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Showing posts from October, 2013

Aircraft Wrecks: Examine the Possibilities!

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Several days ago, I wrote up a short column about the many different ways a modeler can utilize destroyed armor in a diorama. It seemed to go over pretty well so I thought I'd offer up some references that will highlight some creative ways to use a wrecked aircraft for a scene.
In my opinion, the use of downed aircraft in dioramas is sorely lacking. There is probably one such scene for every four blown out tank dioramas. It probably has more to do with most aircraft modelers wanting to display their aircraft as naturally as possible and not as a hot mess like what you see above. Whatever the case may be, I hope this serves as some inspiration to get us thinking outside the box when it comes to destroying and displaying our model planes.

I don't have as organized a format to lay this post out like I did for the armor. I'm more interested is showcasing the different ways a wrecked plane can convey context in a certain scene. So, without further ado...Here we go!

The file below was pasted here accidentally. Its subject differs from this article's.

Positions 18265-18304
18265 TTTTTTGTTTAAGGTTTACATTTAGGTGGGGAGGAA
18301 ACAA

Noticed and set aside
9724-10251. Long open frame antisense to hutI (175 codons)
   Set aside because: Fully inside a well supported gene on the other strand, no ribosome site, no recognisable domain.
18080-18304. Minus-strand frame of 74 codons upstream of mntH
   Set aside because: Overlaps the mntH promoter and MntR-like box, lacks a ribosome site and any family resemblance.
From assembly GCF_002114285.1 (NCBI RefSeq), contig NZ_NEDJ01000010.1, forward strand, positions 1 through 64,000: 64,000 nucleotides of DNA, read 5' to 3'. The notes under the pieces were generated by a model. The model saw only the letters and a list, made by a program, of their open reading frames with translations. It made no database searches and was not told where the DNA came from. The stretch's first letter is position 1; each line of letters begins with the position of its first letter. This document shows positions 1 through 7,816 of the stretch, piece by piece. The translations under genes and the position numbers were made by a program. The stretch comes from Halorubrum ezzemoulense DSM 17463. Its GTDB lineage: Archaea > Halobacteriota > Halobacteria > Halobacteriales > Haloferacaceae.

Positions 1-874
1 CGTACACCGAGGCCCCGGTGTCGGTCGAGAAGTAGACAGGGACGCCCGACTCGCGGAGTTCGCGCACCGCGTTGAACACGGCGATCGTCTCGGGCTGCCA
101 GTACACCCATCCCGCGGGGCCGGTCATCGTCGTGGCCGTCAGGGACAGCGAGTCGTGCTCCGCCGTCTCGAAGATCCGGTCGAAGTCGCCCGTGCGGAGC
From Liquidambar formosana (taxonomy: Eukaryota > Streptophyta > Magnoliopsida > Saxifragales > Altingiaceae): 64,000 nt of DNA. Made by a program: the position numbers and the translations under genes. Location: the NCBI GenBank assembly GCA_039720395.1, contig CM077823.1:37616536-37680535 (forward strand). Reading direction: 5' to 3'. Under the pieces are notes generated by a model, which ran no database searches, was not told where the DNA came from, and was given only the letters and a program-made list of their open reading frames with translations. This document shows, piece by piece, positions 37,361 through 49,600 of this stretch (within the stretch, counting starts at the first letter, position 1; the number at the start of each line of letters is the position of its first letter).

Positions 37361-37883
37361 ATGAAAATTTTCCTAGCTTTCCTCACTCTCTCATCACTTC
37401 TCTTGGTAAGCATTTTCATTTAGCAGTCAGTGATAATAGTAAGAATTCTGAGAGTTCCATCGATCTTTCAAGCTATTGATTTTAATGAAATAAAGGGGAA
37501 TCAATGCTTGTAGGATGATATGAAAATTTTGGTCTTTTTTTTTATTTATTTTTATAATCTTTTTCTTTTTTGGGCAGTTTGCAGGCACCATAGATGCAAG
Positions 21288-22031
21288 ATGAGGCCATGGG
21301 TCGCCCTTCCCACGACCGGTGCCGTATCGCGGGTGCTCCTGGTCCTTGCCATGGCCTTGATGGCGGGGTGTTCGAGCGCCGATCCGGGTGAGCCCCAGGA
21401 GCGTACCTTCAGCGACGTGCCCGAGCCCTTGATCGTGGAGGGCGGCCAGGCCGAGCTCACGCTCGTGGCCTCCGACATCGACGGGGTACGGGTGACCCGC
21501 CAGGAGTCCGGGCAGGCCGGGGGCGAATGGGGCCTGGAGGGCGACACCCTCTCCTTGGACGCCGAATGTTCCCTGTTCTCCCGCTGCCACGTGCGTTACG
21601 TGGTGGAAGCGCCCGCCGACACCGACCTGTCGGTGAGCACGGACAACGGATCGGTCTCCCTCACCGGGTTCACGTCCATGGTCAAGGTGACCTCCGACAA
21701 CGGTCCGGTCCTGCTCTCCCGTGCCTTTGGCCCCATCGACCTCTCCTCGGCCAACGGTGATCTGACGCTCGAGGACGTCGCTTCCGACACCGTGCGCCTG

You can alw…

An Unexpected Boost to the Stash

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Modelers love to share recent acquisitions with fellow modelers. With the excitement of receiving a new kit comes a little bit of pride. It reminds me of bringing a new born home for the first time. Family and friends are present and you just can't keep from passing the little tyke around, and flooding everyone's news feed with photos and status updates. Inevitably, people start throwing advice at you about the proper way a child should be reared and warn you of the impending lack of sleep and poop filled diapers.

This is no different from when you bring a new kit home from the hobby shop, or where ever it is you go for your plastic fix. We proudly upload images of the box art, and display photos of the sprues and any aftermarket additions we might have splurged on. Our fellow hobbyists gather around, oooing and awing at our little bundle of joy. Of course, any one with experience on that kit will likely tell you the pit falls, warning you of the impending lack of sleep caused…

Hasegawa 1/32 Ki-43 Hayabusa: Mid Project Update

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For the most part, I have ceased updating this blog with actual day-by-day progress shots of the project I'm working on. That is simply too demanding for the time that I have available. Hence forth, I'll just be doing a build preview, mid-production update, and final glamour shots. For WIP stuff, check out the Facebook page!

Any way, since abandoning the A-6 for the time being, I've picked up the Oscar that I started a while back and it really hasn't given me very much trouble. The molding is a bit old, and it shows in places, manifesting itself in the form of poor fit along the wing roots and other areas. Easily correctable, however, are these issues with a little bit of time, putty, and careful sanding.